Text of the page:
Young people haven’t abandoned language learning. What about vice versa?


In a recent article in the Guardian by Holly Young, the myth that young people have abandoned language learning is debunked. Young convinces us that many university students are taking languages as additional subjects. More so than ever before, in spite of most students signing up for STEM subjects.
This leads me to wonder what attitudes towards languages in Higher Education really are. There are fewer dedicated Language and Linguistics courses than before and this is worrying. Instead, as Young says, ab initio courses have been increasingly popular. All well and good, but these courses do not raise students’ language skills to levels sufficiently high enough to work in, let’s say, the Ministry of Defence; a traditional route for people with high language skills.
While universities attempt to focus on internationalisation, the idea that languages can be taught to everyone to a lower level only does half the job. It would be beneficial to these agendas if we had greater linguistic understanding and deeper cultural exchanges, rather than more people mostly understanding and cultural confusion. The fact is, we need both: more interest in languages, as well as more support for the particularly talented.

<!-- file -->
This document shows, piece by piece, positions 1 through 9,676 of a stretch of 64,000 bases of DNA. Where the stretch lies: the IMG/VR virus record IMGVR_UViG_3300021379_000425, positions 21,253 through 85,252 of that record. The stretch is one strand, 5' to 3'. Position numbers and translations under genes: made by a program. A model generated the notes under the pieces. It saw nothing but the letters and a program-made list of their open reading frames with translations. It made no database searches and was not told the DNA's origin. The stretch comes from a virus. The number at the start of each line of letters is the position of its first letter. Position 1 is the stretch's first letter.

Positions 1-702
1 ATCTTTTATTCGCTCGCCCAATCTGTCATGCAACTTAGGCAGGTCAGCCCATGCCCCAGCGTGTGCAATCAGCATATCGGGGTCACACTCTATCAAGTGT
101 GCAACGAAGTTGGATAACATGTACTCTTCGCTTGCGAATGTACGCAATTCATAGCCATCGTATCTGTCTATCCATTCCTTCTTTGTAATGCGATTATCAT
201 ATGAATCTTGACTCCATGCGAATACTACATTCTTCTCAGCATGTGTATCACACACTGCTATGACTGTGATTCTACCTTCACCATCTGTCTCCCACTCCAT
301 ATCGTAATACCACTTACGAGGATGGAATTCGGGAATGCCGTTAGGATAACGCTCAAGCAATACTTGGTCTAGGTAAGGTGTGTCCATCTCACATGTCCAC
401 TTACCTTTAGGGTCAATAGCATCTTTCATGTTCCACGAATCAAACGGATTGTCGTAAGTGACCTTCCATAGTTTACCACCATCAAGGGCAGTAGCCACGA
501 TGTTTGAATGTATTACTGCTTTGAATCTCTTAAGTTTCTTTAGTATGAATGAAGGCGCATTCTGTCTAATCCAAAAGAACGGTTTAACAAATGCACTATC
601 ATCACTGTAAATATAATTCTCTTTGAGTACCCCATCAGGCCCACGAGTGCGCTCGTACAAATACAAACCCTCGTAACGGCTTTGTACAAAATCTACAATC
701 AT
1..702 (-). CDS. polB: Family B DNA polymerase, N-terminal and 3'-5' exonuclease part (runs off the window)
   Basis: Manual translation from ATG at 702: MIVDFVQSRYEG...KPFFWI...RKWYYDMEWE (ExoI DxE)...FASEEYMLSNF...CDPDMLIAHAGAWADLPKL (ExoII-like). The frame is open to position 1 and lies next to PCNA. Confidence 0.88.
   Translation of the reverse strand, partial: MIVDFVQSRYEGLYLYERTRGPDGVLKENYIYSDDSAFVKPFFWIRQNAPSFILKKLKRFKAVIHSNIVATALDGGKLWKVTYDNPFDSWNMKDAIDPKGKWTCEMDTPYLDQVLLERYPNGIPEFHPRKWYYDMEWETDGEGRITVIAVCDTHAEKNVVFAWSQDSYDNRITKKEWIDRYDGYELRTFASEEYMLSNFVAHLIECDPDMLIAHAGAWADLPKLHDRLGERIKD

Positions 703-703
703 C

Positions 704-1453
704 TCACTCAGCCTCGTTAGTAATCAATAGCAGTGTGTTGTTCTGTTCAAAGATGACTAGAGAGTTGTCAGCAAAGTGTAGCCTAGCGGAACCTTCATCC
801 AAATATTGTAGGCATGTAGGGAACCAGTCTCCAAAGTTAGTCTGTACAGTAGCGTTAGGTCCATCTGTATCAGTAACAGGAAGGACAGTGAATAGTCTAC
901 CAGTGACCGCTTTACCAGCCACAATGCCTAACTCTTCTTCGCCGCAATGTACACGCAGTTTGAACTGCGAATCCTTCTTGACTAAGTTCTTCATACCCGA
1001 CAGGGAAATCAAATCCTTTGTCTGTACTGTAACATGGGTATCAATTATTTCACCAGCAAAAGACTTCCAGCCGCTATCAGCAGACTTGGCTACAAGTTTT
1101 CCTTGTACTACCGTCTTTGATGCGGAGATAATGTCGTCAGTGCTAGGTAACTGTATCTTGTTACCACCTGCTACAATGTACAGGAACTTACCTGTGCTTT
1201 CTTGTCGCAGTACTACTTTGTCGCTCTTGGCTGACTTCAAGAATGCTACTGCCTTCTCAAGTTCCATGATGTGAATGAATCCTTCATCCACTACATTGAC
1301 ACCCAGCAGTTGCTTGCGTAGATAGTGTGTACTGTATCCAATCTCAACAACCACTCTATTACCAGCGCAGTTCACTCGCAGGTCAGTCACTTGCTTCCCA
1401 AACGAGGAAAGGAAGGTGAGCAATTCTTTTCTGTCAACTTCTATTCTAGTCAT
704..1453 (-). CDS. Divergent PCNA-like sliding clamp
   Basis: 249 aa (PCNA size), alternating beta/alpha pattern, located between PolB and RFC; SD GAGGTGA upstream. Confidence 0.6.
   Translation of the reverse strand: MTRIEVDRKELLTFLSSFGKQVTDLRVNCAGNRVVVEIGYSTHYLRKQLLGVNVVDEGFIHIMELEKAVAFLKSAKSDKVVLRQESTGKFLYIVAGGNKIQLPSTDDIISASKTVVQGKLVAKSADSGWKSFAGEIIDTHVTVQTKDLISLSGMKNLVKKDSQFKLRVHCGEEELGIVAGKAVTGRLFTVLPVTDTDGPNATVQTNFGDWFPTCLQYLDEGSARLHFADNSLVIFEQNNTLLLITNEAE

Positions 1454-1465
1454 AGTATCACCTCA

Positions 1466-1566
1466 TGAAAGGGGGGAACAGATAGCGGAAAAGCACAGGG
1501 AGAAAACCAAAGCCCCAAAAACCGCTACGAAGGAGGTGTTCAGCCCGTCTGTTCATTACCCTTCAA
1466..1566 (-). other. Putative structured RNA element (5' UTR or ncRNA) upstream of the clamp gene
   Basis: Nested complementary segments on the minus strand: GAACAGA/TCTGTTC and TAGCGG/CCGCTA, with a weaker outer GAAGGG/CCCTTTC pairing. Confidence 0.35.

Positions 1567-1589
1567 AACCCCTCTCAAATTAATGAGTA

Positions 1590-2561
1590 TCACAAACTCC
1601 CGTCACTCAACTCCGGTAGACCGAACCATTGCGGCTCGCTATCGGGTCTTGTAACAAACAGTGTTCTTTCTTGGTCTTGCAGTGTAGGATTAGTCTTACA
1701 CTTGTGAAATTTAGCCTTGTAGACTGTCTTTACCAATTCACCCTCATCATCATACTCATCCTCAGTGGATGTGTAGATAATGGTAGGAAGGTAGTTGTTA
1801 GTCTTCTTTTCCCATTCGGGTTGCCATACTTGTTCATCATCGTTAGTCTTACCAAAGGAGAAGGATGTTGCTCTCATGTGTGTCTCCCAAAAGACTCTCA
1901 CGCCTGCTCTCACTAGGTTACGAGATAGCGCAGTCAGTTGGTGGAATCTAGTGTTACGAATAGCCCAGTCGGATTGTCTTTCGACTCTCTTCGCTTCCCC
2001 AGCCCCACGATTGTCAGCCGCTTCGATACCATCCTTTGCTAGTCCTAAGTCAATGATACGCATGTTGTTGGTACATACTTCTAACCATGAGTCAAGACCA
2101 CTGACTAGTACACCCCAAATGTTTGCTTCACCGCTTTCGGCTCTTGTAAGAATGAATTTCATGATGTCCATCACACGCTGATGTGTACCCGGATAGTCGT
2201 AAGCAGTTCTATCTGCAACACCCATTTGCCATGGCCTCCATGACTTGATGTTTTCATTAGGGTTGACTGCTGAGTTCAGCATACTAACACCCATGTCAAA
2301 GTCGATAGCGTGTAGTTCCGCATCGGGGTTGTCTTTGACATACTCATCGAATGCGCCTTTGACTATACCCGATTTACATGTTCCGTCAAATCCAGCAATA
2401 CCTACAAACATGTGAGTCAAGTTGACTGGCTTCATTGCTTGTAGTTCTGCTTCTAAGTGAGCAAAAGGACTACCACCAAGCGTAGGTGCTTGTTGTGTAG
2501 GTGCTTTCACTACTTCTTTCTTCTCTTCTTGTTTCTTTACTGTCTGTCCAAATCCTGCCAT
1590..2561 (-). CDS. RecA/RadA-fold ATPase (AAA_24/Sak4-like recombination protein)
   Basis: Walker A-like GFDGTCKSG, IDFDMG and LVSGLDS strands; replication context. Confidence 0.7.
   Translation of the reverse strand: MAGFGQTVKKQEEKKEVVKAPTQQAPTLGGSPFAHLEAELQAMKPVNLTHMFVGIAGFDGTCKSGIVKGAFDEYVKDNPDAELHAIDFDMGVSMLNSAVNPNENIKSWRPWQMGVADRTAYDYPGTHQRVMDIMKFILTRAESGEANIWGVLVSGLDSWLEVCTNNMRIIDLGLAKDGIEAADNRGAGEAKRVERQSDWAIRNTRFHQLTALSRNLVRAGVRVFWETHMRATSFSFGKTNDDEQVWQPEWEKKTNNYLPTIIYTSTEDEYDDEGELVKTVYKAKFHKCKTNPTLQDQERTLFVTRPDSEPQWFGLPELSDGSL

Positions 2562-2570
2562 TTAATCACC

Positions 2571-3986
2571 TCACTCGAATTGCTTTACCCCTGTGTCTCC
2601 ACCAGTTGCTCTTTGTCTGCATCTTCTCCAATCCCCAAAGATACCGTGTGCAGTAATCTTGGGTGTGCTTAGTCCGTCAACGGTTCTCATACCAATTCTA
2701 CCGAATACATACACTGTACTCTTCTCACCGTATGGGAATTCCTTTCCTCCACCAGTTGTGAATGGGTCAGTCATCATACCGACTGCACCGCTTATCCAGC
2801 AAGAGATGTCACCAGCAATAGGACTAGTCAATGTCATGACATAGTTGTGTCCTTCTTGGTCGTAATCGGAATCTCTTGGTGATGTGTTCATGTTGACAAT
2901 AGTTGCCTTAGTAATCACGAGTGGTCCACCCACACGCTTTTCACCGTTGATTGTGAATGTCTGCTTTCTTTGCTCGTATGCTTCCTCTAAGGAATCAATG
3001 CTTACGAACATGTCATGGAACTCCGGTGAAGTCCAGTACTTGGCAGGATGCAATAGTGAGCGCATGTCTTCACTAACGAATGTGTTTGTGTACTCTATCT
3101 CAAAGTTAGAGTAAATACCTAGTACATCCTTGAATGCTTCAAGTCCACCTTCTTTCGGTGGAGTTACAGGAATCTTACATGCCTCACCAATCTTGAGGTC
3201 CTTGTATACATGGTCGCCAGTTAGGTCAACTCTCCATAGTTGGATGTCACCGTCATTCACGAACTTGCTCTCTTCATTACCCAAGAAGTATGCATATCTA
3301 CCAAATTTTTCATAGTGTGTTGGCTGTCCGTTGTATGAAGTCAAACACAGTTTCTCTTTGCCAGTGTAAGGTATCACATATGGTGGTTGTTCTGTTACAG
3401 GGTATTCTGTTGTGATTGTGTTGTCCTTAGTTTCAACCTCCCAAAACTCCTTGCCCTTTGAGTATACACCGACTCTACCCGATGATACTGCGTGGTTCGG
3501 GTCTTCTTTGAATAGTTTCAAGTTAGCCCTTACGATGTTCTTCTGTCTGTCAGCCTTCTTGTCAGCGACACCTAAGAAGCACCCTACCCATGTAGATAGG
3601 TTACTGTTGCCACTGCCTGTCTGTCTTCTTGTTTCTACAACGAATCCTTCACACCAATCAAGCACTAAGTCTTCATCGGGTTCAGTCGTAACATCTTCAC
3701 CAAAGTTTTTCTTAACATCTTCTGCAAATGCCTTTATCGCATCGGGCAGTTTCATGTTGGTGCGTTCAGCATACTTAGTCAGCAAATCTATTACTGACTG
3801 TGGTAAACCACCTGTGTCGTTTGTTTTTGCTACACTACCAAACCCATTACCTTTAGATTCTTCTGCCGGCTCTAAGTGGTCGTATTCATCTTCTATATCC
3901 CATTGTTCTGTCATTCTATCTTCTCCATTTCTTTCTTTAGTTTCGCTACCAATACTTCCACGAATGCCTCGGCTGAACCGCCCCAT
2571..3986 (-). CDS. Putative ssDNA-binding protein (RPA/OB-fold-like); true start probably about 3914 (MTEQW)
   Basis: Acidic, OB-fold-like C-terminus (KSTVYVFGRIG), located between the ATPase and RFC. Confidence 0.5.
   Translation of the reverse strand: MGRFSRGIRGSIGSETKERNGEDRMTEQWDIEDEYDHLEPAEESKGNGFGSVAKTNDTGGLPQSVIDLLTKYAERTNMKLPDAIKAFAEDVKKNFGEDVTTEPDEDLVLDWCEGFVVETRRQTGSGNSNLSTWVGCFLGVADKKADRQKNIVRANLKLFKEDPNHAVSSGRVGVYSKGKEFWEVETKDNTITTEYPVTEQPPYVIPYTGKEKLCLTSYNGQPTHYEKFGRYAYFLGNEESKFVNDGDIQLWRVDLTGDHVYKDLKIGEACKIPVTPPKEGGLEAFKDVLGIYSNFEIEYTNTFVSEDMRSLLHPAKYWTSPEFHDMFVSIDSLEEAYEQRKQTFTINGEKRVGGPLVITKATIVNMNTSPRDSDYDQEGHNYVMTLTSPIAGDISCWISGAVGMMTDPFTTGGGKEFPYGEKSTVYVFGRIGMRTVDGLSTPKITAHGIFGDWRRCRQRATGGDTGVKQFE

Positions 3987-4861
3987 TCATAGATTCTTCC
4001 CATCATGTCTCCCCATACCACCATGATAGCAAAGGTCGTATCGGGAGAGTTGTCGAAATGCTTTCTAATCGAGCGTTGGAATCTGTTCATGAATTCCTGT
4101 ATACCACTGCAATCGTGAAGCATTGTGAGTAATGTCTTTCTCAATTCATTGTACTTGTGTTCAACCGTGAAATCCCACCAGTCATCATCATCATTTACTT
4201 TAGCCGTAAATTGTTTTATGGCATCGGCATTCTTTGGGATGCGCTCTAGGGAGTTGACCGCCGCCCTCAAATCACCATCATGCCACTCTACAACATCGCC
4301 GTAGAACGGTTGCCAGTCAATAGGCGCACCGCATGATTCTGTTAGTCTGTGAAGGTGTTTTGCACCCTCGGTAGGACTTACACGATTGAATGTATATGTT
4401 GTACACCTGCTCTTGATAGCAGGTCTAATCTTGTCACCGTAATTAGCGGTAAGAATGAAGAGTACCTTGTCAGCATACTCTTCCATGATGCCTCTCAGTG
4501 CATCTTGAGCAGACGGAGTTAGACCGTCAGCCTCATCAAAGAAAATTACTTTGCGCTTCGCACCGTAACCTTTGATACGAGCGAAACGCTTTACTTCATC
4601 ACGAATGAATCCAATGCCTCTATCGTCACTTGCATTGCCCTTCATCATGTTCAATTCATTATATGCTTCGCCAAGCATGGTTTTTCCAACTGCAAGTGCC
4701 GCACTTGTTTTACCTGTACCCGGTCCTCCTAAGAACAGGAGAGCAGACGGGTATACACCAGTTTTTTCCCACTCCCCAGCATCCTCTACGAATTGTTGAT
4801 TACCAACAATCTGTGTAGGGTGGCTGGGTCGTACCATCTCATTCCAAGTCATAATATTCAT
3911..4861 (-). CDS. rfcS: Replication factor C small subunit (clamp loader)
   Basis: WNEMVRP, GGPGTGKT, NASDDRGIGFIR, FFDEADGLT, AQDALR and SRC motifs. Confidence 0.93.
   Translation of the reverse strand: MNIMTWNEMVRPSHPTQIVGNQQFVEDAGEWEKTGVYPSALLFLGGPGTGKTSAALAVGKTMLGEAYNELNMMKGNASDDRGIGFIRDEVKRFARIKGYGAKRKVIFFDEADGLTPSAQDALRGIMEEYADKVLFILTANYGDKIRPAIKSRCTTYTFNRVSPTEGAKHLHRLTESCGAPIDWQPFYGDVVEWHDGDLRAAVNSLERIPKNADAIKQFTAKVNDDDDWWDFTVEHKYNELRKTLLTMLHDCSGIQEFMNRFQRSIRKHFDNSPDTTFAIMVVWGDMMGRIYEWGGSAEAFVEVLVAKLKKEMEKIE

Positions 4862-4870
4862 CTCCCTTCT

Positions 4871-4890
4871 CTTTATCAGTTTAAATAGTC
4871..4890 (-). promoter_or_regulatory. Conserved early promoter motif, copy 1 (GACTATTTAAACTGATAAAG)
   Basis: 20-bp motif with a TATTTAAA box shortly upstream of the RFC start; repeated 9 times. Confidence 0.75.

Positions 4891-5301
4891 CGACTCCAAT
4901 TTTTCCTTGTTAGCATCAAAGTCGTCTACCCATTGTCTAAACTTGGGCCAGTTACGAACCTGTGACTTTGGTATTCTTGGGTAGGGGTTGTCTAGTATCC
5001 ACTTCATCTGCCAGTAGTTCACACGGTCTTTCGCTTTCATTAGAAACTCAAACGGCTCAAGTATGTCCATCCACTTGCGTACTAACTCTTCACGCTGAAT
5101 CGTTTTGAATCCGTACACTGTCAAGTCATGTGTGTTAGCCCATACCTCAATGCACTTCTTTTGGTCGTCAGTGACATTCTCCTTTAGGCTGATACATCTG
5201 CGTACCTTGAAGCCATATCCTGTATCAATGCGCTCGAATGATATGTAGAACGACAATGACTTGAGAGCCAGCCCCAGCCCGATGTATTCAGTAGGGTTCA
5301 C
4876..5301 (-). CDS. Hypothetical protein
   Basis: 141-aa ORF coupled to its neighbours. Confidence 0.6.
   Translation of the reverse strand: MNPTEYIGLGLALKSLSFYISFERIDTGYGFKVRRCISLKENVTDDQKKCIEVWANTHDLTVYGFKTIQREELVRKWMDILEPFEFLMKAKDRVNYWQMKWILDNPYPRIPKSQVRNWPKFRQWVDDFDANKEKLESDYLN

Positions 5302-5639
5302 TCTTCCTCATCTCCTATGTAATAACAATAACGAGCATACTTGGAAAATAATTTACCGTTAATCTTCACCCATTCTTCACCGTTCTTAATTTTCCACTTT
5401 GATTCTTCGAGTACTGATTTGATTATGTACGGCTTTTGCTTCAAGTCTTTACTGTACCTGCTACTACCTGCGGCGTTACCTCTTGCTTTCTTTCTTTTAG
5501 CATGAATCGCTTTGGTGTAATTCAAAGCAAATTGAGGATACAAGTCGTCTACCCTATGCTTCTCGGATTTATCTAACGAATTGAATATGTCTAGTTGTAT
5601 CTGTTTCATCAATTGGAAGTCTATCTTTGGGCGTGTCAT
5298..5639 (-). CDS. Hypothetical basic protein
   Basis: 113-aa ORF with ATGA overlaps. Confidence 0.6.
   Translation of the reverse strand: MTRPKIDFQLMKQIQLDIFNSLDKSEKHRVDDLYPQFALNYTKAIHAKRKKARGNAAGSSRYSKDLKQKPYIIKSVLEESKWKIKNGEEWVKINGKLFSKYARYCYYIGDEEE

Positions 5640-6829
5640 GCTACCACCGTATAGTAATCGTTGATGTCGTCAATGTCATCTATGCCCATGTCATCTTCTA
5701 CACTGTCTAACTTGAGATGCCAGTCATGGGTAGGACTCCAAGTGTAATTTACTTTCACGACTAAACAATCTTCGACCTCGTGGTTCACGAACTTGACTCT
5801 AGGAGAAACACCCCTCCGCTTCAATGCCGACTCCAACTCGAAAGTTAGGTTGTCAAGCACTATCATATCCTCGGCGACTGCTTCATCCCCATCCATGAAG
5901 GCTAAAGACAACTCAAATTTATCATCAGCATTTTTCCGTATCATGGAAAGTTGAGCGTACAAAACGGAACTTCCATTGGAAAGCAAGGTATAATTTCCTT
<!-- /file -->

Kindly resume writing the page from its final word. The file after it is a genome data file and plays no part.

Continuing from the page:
On the subject, a person close to me just entered a Linguistics degree at a not to-be-named 14th highest ranking university in the world, only to be told that certain language related modules were already full. This was in spite of her arriving a week earlier than most of the home students. Instead, she was obliged to take a module in Photography. Ultimately, this led to her dropping out of HE for a year and looking for an alternative where options are options for the highly skilled, as well as for those who wish to dabble in languages in their spare time.